I’m a wiz at coming up with creative ways to workout. I can adapt nearly any exercise to meet the needs and resources of a client. However, some folks just want to get back to normal. If you’re thinking, “Enough with the resistance bands and bodyweight workouts already! I want to go back to the gym!” then this post is for you.
(Disclaimer: Be sure to follow your state and local government’s recommendations and consult with your doctor as to whether your health allows you to assume the risk of going to the gym.)
Here’s 5 ways to have a safer gym experience so you can get your body ready for hiking!
1. Go at less convenient times – Visiting the gym when it is less crowded means less exposure to potential pathogens. Fewer people enables you to maintain a social distance from others. If these times are less convenient for you, they are inconvenient for other gym goers too. It may require that you get creative with scheduling your day. If you’re working from home, that might be easier than you think. One client takes a late morning break to work out and calls it “Coworker safety enhancement,” on her schedule. It turns out that letting off a little steam during the workday instead of waiting until the end of the day keeps her mind focused and her mood more even.
2. Wear a mask – My philosophy is “control the things you can.” Every state and municipality has different mask-wearing regulations. For instance, you don’t have to wear a mask indoors if you’re doing a physical activity in my home state. Masks are required indoors at all other times, though.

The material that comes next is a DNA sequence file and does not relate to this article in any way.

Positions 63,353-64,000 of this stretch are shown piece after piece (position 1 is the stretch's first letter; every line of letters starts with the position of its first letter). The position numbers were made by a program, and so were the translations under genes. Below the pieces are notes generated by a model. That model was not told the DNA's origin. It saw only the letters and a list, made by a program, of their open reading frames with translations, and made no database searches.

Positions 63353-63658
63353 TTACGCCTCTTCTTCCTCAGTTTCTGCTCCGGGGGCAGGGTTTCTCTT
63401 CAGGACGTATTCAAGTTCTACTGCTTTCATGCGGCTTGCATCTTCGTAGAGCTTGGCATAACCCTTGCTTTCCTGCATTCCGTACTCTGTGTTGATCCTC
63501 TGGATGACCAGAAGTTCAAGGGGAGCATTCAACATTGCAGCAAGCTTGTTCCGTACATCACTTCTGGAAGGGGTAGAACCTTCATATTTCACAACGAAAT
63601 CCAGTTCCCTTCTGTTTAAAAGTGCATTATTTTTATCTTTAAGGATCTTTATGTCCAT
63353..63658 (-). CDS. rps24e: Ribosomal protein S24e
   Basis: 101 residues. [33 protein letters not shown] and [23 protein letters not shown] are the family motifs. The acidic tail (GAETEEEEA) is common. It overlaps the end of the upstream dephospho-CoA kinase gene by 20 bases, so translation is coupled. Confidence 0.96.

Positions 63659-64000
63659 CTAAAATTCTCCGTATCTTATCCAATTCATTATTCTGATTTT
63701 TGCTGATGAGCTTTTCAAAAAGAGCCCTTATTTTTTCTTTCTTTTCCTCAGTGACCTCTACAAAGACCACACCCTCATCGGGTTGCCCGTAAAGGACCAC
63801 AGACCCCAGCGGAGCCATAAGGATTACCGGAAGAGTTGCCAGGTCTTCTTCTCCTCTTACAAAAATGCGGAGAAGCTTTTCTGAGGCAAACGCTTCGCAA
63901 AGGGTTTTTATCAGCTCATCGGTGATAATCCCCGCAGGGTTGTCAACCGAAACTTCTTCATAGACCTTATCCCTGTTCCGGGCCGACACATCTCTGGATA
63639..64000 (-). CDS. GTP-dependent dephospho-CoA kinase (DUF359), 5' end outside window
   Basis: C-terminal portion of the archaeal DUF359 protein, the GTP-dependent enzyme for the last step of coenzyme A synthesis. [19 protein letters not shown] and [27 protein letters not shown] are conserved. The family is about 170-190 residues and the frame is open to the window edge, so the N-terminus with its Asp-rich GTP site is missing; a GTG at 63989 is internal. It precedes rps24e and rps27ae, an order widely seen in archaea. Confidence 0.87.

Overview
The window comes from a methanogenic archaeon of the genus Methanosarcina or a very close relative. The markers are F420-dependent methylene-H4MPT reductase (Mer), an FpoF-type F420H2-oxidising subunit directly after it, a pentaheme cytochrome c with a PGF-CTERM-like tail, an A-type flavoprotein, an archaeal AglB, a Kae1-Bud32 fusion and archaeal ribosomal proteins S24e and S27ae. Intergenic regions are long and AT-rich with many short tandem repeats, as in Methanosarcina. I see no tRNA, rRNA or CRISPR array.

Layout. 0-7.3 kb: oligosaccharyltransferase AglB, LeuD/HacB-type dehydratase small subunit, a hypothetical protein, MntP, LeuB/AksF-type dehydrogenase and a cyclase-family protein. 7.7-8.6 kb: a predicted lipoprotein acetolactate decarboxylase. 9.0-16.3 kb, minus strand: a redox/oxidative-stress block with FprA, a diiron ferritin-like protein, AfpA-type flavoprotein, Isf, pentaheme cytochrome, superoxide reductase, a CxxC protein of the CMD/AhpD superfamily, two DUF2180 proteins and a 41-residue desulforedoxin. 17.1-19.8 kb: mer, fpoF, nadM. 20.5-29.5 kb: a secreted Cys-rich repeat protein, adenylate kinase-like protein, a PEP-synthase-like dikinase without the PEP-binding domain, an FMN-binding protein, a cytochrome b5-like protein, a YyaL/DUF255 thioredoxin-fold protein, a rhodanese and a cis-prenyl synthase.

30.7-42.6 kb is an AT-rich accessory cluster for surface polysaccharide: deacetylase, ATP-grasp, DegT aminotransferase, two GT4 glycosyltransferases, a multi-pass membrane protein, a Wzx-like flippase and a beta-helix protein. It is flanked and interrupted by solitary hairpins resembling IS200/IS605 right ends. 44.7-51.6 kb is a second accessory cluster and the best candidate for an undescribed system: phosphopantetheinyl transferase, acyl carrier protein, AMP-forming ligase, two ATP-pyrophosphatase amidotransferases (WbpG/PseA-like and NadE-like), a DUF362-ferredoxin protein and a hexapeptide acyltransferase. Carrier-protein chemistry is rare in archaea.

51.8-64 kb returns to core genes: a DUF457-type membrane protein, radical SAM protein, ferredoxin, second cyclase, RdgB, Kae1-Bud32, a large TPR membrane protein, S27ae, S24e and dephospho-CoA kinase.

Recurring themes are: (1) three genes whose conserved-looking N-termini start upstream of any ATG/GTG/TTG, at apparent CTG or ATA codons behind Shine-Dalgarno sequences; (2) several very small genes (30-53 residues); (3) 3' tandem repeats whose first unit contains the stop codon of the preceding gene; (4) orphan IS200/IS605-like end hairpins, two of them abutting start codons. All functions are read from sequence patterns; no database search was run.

There is a well-documented case of choir members who contracted COVID-19 after a choir practice where they weren’t wearing masks(1). What singing and working out have in common is forceful exhales that can spread pathogens farther than normal breathing. Therefore, it makes sense to take the extra precaution of wearing a mask during your workout. Masks are not that intrusive and easy to remove for water breaks.
3. Workout in front of a fan – Gyms are closed environments where air recirculates without open windows and minimal fresh intake. Therefore you might want to ask your gym if they’ve installed HEPA filters in their system to help catch any circulating virus. Another way to improve circulation in your environment is to workout near a fan. Good air movement helps reduce the number of lingering viral particles in the air around you.
4. Sanitize equipment before and after use – Even though they have the best intentions, you can’t rely on the gym’s attendants to clean things as well as you might like. Therefore, take matters into your own hands and clean equipment before and after use. Your gym might have posted guidelines about how to sanitize. Be sure to follow those!
5. Stay in one area – If you tracked a typical gym-goer’s footprints, it would show a path that resembled a tangled spider web. Your usual workout might use eight different pieces of equipment and require you to walk hither and yon. However, you can craft an entire routine using only the cables/pulleys, Swiss stability ball, Smith bar, BOSU ball, or a few dumbbells. Identify what you want to use for the day, or find a space or apparatus that is available and stake out your area. Once there, stay put! It limits the amount of walking near others and cleaning you have to do.
Do you have access to a gym but need help crafting a plan that achieves your fitness goals?
Do you want creative ideas on how to work out using limited or minimal gym or home equipment?
Does staying away from the gym mean you’re missing your workouts altogether?
The Healthy Hiker 8-week virtual training program provides answers to all these challenges and more! In just 8 weeks, you’ll be training with confidence and enjoying your improved strength, flexibility, and fitness on the trail.
What do you want to accomplish? Send me a message - I’m here to help!